Joe Giglio: Too much made of Braxton Miller’s injury
08/22/2014 7:34 PM
08/22/2014 7:51 PM
Cancel the season, Ohio State’s quarterback is hurt.
In case you missed the news of the earth-shattering variety earlier this week, star Buckeyes quarterback Braxton Miller suffered a shoulder injury and will miss the college football season.
It’s August and we’re all hungry for football, and we all tend to overreact to any piece of injury news in the absence of real games to digest. But the overreaction, especially by the national media, to the news about Miller has been off the charts, even by August standards.
Look, Miller’s injury is not good for the No. 5 Buckeyes or their national title hopes (Thank you, Captain Obvious). Miller, twice the Big Ten offensive player of the year, ran for 1,068 yards and threw for 24 touchdowns last season and led Urban Meyer’s team to 24 consecutive wins from 2012 until the Big Ten championship game last December.
But let’s not get carried away with the significance of Miller’s injury. The Buckeyes could still easily go unbeaten against a schedule that can kindly be classified as “garbage-on-a-stick.” (Save the bandwidth and refrain from e-mailing, Virginia Tech fans.)
Heck, if redshirt freshman J.T. Barrett is half as good as some of Meyer’s other quarterbacks (Alex Smith, Tim Tebow, Cam Newton anyone?) then the Buckeyes can use said super-soft schedule to get ready, and likely be undefeated, for a Nov. 8 showdown with Michigan State.
Ah, Michigan State. Talk about a team that has been summarily dismissed. The Spartans, not Meyer’s more celebrated squad, won the Big Ten title last (knocking off Ohio State 34-24 in the process). The Spartans – who return their quarterback, their top rusher and one of the best defensive lines in the country – won the Rose Bowl and finished with 13 wins.
So did the Big Ten’s best chance at putting a team (one of four) in the College Football Playoff really go by the wayside with Miller’s injury?
No. The Big Ten’s best national hopes still are, and always were, contingent upon what the Spartans do on a Sept. 6 trip to Oregon.
No one can exactly predict how the 13-person selection committee will choose the four teams for college football’s first playoff. What we do know is there are five major conferences and only four slots. So the math says someone is not going to be happy.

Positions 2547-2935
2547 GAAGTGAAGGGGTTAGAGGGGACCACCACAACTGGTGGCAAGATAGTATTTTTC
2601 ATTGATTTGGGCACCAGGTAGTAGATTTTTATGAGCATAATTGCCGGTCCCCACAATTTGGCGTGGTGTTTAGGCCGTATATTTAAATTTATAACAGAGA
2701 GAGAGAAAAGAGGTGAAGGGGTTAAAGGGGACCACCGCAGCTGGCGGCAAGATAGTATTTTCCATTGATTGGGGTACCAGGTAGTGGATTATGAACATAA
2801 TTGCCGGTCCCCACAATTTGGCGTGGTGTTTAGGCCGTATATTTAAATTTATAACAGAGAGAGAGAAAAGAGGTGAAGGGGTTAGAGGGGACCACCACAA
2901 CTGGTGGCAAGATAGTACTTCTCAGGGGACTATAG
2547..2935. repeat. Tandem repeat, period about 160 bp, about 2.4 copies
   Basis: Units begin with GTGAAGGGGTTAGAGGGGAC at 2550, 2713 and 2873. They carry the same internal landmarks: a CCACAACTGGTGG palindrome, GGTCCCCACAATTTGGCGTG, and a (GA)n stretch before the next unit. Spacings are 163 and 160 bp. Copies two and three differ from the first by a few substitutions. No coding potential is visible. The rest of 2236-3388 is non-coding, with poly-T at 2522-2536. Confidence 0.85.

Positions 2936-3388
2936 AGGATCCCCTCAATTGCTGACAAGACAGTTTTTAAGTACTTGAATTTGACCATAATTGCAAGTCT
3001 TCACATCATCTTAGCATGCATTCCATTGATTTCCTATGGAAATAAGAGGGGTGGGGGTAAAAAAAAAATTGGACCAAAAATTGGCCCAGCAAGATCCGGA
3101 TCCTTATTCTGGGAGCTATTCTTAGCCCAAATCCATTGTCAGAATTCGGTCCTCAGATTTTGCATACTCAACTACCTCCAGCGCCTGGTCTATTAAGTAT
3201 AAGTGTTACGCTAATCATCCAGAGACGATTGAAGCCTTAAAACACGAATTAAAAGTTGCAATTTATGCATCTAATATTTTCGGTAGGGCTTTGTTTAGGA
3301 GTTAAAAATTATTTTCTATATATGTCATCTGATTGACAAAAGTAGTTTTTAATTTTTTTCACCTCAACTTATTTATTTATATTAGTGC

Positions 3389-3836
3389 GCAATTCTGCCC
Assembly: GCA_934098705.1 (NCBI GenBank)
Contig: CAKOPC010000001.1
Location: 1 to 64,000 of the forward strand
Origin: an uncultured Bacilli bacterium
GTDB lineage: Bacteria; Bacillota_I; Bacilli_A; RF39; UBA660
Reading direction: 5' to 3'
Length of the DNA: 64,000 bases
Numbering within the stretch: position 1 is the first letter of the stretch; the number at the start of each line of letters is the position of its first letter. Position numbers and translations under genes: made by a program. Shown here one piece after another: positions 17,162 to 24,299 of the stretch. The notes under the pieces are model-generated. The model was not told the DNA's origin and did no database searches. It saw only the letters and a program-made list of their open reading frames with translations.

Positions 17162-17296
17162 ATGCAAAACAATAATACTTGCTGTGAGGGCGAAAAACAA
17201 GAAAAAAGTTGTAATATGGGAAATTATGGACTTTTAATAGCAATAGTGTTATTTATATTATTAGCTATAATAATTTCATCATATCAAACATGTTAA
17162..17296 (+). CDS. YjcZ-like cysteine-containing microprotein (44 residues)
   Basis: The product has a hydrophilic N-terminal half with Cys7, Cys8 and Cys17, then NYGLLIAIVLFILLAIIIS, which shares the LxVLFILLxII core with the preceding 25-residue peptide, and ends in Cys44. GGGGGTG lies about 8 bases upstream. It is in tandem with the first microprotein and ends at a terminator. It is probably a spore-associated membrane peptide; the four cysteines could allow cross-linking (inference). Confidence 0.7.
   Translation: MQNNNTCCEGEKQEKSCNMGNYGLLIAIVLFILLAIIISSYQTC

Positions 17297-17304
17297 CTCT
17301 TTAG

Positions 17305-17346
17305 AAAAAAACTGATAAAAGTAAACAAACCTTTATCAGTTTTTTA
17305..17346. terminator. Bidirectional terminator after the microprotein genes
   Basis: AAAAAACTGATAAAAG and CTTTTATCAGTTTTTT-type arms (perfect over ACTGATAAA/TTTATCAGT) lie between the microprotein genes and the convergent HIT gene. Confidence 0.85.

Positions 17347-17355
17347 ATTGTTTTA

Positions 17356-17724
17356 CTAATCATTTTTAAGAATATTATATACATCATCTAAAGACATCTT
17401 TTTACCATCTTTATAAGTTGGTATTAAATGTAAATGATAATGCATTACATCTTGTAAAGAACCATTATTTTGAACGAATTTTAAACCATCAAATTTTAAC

For the ACC, getting left without a seat when the music stops seems like a remote possibility. No. 1 Florida State has significantly upgraded its schedule – Wake Forest was even kind enough to bow out of a date with Notre Dame to let the Seminoles and Irish reprise one of the best games in college football history – but the odds are against FSU losing one of its first 13 games.
The Big 12 has a fairly clear path to produce an unbeaten champion, likely the Baylor-Oklahoma winner on Nov. 8, and grab one of the four playoff spots.
There is no scenario (Nick Saban retires at midseason? Gus Malzahn punts on every third down? The plague?) I can imagine where the SEC champion – Alabama? LSU? Auburn? Georgia? – gets left out.
That leaves the Big Ten winner or the Pac-12 winner potentially scrambling. Hence the real value of the Michigan State-Oregon game. The Pac-12, which arguably has more depth than the SEC this year, might just knock itself out of contention because it has too many good teams.
But that will be for the committee to decide in December. Ohio State’s season changed with Miller’s injury but there’s still plenty at stake for the Buckeyes and the rest of the Big Ten.
On second thought, let’s just play the games and cancel the Twitter hysteria instead.
Join the Discussion
News & Observer is pleased to provide this opportunity to share information, experiences and observations about what's in the news. Some of the comments may be reprinted elsewhere on the site or in the newspaper. We encourage lively, open debate on the issues of the day, and ask that you refrain from profanity, hate speech, personal comments and remarks that are off point. Thank you for taking the time to offer your thoughts.